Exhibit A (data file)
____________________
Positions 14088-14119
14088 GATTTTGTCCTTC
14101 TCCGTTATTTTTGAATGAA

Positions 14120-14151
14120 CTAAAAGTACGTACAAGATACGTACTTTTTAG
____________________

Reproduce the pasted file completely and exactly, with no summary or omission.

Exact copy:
Positions 14088-14119
14088 GATTTTGTCCTTC
14101 TCCGTTATTTTTGAATGAA

Positions 14120-14151
14120 CTAAAAGTACGTACAAGATACGTACTTTTTAG